Recent economic data from some of the world's largest industrial regions suggests that the world may be moving towards growth, however the largely government manufactured recovery leaves open the question as to whether recovery can be sustainable.

Japan's economy rebounded sharply in the third quarter, growing at a strong annualized rate of 4.8 percent, making the country's second consecutive quarter of expansion. Likewise, the euro zone economy jumped out of recession in the third quarter with GDP growing 0.4 percent, the first quarter-on-quarter expansion since the first the months of 2008.

While there are some factors of hard growth, a majority of the gains can be attributed to two things: strong regional fiscal policy, luring consumers into auto dealerships and electronics stores, and therefore boosting consumer spending; and factories replenishing inventories in hopes that things pick up later.

Pertaining to the former, exports played a large role in euro zone growth, with economists believing that part of that was due to car sales lifted by scrappage subsidies. Germany's subsidies, in particular, amounted to €5bn.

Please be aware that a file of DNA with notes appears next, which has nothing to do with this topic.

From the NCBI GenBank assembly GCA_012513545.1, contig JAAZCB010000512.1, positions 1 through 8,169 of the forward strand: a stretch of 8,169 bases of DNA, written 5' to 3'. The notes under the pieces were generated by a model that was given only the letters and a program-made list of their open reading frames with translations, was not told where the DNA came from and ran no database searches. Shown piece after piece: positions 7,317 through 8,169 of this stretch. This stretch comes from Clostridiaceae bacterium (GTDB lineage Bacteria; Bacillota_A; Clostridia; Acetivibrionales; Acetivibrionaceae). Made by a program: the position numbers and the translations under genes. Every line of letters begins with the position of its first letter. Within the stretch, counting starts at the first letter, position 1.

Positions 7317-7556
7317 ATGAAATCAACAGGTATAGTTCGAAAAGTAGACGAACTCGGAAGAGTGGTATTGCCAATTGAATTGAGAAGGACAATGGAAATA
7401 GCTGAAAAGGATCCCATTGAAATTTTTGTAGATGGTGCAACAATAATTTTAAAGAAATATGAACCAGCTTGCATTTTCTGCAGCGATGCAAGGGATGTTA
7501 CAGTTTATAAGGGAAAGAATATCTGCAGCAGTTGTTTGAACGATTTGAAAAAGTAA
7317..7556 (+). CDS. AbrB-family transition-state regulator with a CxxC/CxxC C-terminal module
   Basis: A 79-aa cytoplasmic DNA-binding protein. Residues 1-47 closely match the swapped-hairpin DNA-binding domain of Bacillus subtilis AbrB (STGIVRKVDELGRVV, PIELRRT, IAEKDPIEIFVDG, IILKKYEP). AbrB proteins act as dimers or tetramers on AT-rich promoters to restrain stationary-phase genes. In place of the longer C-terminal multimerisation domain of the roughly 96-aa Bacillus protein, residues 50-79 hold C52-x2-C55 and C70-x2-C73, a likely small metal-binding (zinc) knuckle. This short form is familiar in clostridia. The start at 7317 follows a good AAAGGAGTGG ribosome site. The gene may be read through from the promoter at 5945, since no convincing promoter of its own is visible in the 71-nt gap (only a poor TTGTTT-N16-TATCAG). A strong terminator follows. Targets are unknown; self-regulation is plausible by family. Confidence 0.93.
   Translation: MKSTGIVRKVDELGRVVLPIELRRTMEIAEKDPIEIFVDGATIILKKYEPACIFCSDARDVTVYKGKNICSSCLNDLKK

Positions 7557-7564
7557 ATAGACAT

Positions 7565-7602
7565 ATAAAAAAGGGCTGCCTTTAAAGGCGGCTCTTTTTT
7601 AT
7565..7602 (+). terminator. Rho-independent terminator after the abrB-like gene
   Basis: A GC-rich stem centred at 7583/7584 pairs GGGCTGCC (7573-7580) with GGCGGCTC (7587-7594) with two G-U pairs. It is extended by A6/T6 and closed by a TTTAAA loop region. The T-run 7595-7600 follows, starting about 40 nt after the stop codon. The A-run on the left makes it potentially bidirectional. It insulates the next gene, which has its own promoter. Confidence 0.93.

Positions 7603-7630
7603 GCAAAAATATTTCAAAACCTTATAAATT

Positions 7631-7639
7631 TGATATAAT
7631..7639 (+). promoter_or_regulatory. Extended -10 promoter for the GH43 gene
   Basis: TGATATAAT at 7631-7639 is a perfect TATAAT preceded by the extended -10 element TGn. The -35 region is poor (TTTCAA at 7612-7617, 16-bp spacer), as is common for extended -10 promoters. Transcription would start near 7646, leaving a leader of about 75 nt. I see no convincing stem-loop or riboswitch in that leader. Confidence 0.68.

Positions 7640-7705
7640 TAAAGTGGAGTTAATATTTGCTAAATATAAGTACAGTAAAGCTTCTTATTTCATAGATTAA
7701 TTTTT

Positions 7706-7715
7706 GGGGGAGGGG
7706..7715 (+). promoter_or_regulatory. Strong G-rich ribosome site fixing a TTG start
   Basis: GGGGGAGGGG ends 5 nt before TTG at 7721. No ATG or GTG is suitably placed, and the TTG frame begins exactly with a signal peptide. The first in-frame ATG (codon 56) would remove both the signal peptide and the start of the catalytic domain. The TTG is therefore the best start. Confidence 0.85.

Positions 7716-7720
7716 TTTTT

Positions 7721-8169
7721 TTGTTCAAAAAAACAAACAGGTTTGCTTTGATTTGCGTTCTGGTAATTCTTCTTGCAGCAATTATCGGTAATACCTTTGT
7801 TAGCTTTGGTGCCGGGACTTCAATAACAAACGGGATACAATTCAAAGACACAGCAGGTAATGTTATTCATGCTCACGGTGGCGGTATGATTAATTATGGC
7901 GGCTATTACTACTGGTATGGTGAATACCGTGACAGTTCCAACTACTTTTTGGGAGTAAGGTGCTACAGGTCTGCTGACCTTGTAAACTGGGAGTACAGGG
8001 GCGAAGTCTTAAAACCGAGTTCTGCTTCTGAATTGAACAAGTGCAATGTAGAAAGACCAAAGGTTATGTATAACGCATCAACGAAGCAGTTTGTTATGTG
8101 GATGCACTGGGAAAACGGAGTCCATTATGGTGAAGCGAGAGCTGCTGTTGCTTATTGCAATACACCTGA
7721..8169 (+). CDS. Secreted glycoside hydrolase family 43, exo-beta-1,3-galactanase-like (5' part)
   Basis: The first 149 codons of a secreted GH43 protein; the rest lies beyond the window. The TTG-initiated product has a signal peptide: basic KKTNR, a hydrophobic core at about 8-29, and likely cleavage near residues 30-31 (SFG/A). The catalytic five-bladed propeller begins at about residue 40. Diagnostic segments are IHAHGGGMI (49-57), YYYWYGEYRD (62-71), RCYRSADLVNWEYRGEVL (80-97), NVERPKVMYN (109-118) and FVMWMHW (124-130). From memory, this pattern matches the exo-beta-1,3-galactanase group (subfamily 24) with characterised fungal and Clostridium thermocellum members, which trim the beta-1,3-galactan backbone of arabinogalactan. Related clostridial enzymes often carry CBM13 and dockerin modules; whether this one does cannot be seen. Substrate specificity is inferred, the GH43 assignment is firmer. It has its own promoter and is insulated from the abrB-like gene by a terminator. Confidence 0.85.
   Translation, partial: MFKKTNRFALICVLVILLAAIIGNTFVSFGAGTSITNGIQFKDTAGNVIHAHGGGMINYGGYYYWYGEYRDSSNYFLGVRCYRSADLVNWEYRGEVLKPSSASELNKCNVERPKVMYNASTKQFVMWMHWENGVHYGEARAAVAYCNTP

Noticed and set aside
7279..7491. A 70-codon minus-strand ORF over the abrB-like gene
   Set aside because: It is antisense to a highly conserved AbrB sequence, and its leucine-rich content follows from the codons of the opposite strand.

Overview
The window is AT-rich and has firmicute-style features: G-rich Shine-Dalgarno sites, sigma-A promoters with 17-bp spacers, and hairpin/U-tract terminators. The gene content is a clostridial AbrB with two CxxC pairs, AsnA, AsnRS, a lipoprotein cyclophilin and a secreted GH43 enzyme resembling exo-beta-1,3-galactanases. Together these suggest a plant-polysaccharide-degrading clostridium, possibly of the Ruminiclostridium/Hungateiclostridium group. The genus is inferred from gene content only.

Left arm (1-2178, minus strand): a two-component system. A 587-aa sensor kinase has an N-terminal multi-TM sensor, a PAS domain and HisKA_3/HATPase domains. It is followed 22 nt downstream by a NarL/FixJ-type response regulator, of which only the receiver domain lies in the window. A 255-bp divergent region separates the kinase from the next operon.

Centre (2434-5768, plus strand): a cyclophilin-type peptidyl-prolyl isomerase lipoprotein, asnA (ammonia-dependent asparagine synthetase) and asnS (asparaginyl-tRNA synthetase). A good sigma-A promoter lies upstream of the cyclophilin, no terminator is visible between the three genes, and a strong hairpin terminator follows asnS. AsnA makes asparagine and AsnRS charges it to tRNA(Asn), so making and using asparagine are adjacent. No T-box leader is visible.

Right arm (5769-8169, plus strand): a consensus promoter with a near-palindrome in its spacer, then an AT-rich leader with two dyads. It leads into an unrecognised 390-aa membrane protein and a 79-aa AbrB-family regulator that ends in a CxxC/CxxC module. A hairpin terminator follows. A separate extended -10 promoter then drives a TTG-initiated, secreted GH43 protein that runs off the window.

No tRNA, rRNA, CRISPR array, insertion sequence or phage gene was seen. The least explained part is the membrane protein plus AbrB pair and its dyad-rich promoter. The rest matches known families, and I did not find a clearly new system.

The problem is, this spur to growth is now likely to fade, and even reverse, in the months ahead, said Colin Ellis of Daiwa Securities told clients. This is because the car scrappage schemes ... do not generate new spending that would never have happened without the schemes.

Government incentives played a hand in Japan also, with consumer spending, accounting for more than half of Japan's GDP, rising 0.7 percent on quarter, compared with a revised 1 percent climb in the second quarter.

Sales of environmentally friendly goods may drop without the stimulus, with eco-friendly auto's standing to shed up to 10 percent of sales according to the Japan Research Institute.

Japan's new Democratic Party government has expressed commitment to policy that boosts household budgets, which may boost consumer spending in the long term.

Inventories in both the euro zone and Japan made a strong showing in recent GDP reports as well.

Manufacturers, either filling their supply lines from the plunge seen in previous quarters, or stocking up for expected future demand, have given a boost to the GDP, but all of this can prove to be temporary if that demand does not pan out.